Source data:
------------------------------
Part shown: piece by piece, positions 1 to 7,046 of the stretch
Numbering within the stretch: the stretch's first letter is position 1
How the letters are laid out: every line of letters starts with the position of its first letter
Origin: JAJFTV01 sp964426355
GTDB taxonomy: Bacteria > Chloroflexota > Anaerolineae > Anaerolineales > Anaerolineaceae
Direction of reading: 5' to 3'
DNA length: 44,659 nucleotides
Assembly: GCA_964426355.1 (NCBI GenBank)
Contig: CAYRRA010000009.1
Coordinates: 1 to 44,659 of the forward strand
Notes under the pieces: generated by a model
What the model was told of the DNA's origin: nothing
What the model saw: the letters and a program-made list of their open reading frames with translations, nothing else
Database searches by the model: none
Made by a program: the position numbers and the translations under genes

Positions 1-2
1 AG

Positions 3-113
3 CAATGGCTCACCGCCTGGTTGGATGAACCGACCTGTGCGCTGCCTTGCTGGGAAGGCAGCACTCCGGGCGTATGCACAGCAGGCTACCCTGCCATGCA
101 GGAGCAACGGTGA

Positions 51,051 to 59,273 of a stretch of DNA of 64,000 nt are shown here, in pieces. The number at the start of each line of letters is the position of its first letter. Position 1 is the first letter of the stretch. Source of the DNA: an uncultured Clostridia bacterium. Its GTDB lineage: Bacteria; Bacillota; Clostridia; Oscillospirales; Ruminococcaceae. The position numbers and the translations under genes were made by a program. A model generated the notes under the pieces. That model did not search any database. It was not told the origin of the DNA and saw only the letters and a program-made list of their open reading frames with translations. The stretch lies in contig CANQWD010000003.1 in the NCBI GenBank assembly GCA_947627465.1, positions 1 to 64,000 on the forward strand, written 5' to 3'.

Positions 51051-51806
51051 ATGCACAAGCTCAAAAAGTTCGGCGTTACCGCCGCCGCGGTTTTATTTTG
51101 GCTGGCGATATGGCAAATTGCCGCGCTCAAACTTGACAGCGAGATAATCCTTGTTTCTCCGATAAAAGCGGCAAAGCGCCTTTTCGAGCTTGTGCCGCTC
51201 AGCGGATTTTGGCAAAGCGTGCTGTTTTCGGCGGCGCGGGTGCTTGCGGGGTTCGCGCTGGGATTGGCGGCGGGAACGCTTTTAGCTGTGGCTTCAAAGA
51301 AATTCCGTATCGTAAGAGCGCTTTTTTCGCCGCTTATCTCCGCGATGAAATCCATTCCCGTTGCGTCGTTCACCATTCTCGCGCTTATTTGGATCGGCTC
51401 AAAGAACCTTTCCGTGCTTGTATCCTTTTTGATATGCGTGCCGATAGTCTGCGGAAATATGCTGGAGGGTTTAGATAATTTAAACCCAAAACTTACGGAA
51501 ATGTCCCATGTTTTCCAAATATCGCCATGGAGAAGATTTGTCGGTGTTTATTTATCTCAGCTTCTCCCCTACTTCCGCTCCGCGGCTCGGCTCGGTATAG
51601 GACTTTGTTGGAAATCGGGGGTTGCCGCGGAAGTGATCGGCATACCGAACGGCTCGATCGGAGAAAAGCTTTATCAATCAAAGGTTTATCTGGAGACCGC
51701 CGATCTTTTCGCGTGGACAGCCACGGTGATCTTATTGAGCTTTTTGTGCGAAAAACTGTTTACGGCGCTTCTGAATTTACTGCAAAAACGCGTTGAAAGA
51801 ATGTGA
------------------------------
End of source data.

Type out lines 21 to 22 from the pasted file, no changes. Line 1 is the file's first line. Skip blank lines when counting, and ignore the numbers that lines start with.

Positions 51,051 to 59,273 of a stretch of DNA of 64,000 nt are shown here, in pieces. The number at the start of each line of letters is the position of its first letter. Position 1 is the first letter of the stretch. Source of the DNA: an uncultured Clostridia bacterium. Its GTDB lineage: Bacteria; Bacillota; Clostridia; Oscillospirales; Ruminococcaceae. The position numbers and the translations under genes were made by a program. A model generated the notes under the pieces. That model did not search any database. It was not told the origin of the DNA and saw only the letters and a program-made list of their open reading frames with translations. The stretch lies in contig CANQWD010000003.1 in the NCBI GenBank assembly GCA_947627465.1, positions 1 to 64,000 on the forward strand, written 5' to 3'.

Positions 51051-51806